Ethics and genes

One solution being looked at by device manufacturers is the use of genetically modified yeast cells to create and develop new biopolymers.

"I think we will see a lot of modified yeast biopolymers coming through in the next four to ten years, creating more human-type collagens," says Storsberg. "Like the new biotech innovations we see coming through, we are now working on new kinds of problem-solving models using biopolymers. It is about isolating compounds and looking at how they react with normal organisms. It is also about trying to take away the animal risk issue and address some of the ethical questions concerning the use of animal-based polymers."

So what does this all mean in terms of adding to the cost of developing a device and, just as importantly, the issue of time to market? It stands to reason, argues Storsberg, that the more complicated a biopolymer process, the longer the lead-time to market and the more expensive it will be. However, get it right, and the returns can be considerable.

"Another issue for device manufacturers is scalability," he explains. "You may be able to do something very well at a cell or culture level but it is a very different matter to upgrade to large amounts of biopolymer matter; it often requires quite different techniques and experience.

"Ultimately, of course, the market is regulated by demand from customers but, of course, it is also regulated by politicians, legislators and regulators, who all play an important role. If as a device manufacturer you want to substitute one product or process for another, it has to be done very carefully.

"Naturally, you also have devices in different classes and different levels of risk. For example, there will be regulations about the use of a biopolymer in a contact lens but, if the device fails, it is unlikely to be that serious. However, if it is a biopolymer in a coronary environment and the device fails, it is much more serious. So different classes of biopolymers have a different influence. But, either way, if you want to use or develop a biopolymer, it naturally has to be tested very carefully.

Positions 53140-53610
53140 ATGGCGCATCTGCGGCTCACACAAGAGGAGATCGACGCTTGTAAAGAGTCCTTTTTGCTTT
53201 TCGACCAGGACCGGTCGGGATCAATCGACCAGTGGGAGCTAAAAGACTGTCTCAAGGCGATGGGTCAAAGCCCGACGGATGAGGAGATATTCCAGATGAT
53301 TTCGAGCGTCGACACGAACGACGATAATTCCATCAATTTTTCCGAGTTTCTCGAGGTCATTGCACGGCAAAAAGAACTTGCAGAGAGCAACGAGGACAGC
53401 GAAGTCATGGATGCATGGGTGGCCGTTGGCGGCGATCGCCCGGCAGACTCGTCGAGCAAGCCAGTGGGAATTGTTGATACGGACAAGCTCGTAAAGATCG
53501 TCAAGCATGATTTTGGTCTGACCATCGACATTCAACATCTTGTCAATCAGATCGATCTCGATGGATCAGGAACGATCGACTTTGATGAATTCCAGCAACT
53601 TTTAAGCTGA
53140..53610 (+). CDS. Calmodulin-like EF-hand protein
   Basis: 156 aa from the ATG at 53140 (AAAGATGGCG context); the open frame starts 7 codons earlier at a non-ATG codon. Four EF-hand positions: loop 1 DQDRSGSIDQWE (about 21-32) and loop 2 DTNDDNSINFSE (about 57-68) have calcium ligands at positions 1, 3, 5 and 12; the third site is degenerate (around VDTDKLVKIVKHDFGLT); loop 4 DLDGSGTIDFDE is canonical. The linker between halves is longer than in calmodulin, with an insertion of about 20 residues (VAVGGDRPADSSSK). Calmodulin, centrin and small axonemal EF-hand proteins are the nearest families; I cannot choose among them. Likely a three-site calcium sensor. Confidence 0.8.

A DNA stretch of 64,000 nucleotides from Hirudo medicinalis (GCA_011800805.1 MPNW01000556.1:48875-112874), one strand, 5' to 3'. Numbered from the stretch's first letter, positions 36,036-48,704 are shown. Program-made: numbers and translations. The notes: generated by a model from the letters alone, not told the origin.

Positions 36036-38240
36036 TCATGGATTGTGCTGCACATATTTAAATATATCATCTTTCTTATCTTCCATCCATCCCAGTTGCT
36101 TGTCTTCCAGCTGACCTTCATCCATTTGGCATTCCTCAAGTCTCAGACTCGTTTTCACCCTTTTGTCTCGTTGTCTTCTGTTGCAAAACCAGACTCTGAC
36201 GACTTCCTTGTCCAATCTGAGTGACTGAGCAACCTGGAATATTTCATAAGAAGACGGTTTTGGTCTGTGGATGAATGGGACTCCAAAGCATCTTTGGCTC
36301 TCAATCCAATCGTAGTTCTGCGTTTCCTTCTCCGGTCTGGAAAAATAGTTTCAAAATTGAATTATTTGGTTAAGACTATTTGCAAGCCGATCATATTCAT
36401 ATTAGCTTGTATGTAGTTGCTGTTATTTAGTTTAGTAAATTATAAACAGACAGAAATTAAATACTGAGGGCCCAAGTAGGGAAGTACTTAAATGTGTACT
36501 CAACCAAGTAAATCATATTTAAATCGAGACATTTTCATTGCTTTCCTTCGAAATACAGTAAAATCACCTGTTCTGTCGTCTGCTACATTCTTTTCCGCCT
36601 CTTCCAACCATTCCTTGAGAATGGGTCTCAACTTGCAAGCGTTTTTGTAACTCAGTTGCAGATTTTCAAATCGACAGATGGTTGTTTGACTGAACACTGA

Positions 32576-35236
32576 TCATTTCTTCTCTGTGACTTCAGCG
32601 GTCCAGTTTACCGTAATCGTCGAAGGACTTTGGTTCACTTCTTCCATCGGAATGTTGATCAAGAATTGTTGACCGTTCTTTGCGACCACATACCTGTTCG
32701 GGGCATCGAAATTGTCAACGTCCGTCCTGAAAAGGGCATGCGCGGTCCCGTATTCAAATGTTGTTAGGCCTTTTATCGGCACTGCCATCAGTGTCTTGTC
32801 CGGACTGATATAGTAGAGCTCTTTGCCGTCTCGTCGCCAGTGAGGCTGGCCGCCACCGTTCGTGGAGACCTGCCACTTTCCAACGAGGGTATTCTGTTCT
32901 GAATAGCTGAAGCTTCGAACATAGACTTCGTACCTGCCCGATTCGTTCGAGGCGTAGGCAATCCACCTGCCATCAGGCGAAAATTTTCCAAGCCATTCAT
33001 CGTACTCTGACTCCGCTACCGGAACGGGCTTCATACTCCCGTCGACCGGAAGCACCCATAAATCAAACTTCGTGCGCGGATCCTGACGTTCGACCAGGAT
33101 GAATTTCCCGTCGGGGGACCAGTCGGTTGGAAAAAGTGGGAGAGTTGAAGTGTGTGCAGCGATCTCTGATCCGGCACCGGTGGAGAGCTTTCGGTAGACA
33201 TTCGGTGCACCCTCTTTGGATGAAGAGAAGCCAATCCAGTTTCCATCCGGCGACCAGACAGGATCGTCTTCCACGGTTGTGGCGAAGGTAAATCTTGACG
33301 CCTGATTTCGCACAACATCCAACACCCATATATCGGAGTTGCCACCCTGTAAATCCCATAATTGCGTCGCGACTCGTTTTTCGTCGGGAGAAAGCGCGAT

"For something relatively simple, such as wound coverage, the time from research to bringing a device to market can be perhaps two to three years," he explains. "But for something more complex it can be a lot longer, perhaps ten years or even more, depending on the implant and how it needs to be tested. Even if you know the substance works, you often have to figure out a way make the biopolymer efficiently."

The third dimension

What, then of the future? The innovation of 3D printing technology, specifically 3D bioprinting technology, is being closely watched and analysed by device manufacturers for its potential in this area, but is nevertheless problematic, contends Storsberg.

"3D printing has potential for application, but currently it is limited to prototypes," he says. "You also have to ask yourself if the device you are printing will have to undergo stress, for example within the body – whether 3D printing, given that it is built up layer by layer, is really the optimum method for production.

"But it depends on what you want the device to do. Constructing it, looking at the properties of the surface, ensuring the coating of the implant is integrated properly with the drug – all this is complex.

"In wound management, you find a mix of compounds using biopolymers. You can have basic materials that use biopolymers, you can have coversheets that use biopolymers or you can have biopolymers with heparin or anti-inflammatory properties. There are now a lot of artificial devices that have a heparin coating."

Looking into the future, Storsberg predicts that, over the next five to ten years, there will be much more integration of biopolymers with medical devices.

"But it may be that there is more focus on the biopolymers we know of already and their production space," he contends. "Nevertheless, biopolymers is an uncertain field and there is a lot we don’t know and a lot of discoveries, probably, still to be made. It is an exciting and innovative field to be in.

"It will be necessary for medical device manufacturers to continue to focus on the field of biopolymers that can be used for medical applications. But there also needs to be recognition that not everything is good to be implanted; you do have to be selective. But within polymers there is a large field of applications, large scope for testing; there is a lot of potential."